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Here's Why Amazon's Stock Jumped 10% Friday Morning

By Anders Bylund - Updated Jan 31, 2020 at 11:04AM

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The e-commerce titan's holiday quarter was supposed to be hampered by much higher shipping costs. The reported results simply crushed those toned-down expectations.

What happened

Shares of e-commerce and cloud computing giant (AMZN 3.27%) jumped as much as 9.9% higher on Friday morning, driven by a fantastic fourth-quarter report. By 10 a.m. EST, Amazon's shares had cooled down to a gain of 8.7%.

So what

Amazon's fourth-quarter earnings landed at $6.47 per diluted share, 7% above the year-ago period's result. Revenues for the holiday quarter rose 21% to $87.4 billion. Your average Wall Street analyst would have settled for earnings in the vicinity of $4.03 per share on sales near $86 billion.

The results also compared favorably to Amazon's guidance targets. The top end of management's revenue guidance stopped at $86.5 billion. Operating profits were expected to fall from $3.8 billion to approximately $2.1 billion, and the top end of that guidance range stood at $2.9 billion. For this metric, Amazon posted a 3% increase to land at $3.9 billion.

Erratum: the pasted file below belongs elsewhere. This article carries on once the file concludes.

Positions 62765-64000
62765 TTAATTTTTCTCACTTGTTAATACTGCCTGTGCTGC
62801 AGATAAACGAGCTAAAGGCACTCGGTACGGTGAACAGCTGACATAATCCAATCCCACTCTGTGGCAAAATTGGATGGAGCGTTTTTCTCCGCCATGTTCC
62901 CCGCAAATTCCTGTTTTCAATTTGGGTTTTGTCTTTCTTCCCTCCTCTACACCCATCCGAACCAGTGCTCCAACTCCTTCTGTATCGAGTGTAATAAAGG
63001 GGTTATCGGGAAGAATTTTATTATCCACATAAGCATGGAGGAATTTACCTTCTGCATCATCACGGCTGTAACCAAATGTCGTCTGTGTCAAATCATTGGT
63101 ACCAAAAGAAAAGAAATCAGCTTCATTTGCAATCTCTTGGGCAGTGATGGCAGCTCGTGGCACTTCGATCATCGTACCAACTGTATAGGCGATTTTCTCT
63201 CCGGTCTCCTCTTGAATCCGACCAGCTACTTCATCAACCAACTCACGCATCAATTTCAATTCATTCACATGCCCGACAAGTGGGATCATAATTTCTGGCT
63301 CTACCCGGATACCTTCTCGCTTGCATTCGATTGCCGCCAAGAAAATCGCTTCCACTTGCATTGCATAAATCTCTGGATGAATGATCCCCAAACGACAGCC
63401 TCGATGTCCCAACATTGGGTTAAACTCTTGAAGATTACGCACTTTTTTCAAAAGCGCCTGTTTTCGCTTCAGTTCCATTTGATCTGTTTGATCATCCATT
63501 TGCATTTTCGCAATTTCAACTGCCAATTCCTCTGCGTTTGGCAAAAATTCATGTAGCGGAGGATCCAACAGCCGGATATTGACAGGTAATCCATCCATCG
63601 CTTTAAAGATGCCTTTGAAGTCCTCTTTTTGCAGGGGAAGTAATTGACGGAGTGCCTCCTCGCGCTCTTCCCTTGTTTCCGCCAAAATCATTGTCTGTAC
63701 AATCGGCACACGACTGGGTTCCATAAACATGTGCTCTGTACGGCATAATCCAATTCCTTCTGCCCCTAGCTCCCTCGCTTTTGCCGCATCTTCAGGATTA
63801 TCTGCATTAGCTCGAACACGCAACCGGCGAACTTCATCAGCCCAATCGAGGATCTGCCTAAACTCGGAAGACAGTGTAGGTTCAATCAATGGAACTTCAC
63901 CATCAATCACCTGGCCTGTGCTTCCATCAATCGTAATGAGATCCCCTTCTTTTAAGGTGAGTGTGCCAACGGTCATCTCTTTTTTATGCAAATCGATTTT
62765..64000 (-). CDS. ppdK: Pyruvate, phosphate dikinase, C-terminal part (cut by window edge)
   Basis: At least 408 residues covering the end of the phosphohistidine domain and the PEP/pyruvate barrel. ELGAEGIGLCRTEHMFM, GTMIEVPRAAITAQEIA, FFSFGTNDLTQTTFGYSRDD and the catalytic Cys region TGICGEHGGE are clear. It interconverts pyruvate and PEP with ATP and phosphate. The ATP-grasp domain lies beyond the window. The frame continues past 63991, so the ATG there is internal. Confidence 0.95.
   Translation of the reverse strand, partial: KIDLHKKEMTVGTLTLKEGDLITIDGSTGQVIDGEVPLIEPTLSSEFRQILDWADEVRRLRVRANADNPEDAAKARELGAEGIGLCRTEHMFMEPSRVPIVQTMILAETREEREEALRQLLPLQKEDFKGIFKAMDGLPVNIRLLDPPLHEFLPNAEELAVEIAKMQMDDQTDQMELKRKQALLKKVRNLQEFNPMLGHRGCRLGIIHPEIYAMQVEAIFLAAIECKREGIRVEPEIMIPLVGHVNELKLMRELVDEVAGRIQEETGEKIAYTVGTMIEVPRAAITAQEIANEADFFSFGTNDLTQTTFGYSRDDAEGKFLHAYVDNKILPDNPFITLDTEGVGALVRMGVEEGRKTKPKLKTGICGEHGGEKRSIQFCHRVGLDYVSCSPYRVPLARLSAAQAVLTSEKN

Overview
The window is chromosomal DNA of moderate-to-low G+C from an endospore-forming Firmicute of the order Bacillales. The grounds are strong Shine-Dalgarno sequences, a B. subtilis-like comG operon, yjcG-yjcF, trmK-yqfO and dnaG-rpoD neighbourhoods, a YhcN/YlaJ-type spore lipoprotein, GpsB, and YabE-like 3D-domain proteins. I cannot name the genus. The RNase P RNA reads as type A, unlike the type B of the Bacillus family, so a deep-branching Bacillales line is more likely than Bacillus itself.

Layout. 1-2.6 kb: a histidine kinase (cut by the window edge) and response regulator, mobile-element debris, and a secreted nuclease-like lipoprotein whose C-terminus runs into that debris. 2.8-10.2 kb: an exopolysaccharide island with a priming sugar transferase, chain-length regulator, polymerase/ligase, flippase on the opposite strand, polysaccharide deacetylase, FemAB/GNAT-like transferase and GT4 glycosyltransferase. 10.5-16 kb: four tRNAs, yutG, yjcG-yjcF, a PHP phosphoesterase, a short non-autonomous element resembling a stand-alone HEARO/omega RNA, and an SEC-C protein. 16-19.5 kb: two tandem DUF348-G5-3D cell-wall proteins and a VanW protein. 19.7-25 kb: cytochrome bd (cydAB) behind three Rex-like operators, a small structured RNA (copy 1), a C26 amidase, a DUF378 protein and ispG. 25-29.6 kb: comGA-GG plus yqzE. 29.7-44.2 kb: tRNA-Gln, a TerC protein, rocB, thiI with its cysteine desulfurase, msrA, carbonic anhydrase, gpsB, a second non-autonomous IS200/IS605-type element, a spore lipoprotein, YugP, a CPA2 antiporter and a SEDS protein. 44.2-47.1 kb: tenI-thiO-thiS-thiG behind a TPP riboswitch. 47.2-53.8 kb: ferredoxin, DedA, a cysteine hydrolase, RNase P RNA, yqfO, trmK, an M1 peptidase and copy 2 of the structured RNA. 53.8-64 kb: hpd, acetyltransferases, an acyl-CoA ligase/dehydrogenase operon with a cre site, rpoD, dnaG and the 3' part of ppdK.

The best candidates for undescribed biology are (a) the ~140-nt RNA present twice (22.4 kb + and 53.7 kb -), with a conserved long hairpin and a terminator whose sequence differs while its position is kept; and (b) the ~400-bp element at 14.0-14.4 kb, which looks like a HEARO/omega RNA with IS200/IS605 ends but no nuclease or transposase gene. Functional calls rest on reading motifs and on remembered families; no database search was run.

A young woman smiles at her smartphone, holding a credit card in her other hand.

Image source: Getty Images.

Now what

Operating profits declined by 16% in North America due to the costly rollout of single-day and same-day shipping services under the Amazon Prime banner. But international operating losses also fell, and the Amazon Web Services division posted 19% higher operating profits. This segment accounted for 67% of Amazon's total operating profits, up from 56% a year ago. Amazon also disclosed that more than 150 million households are paying for Amazon Prime memberships now, up from 100 million in 2018.

Amazon earned this big jump by delivering business results above and beyond every reasonable expectation. This is a rare case of a blue-chip industry giant with a trillion-dollar market cap performing like a hungry little growth stock. As a longtime Amazon shareholder myself, I'm certainly not complaining.

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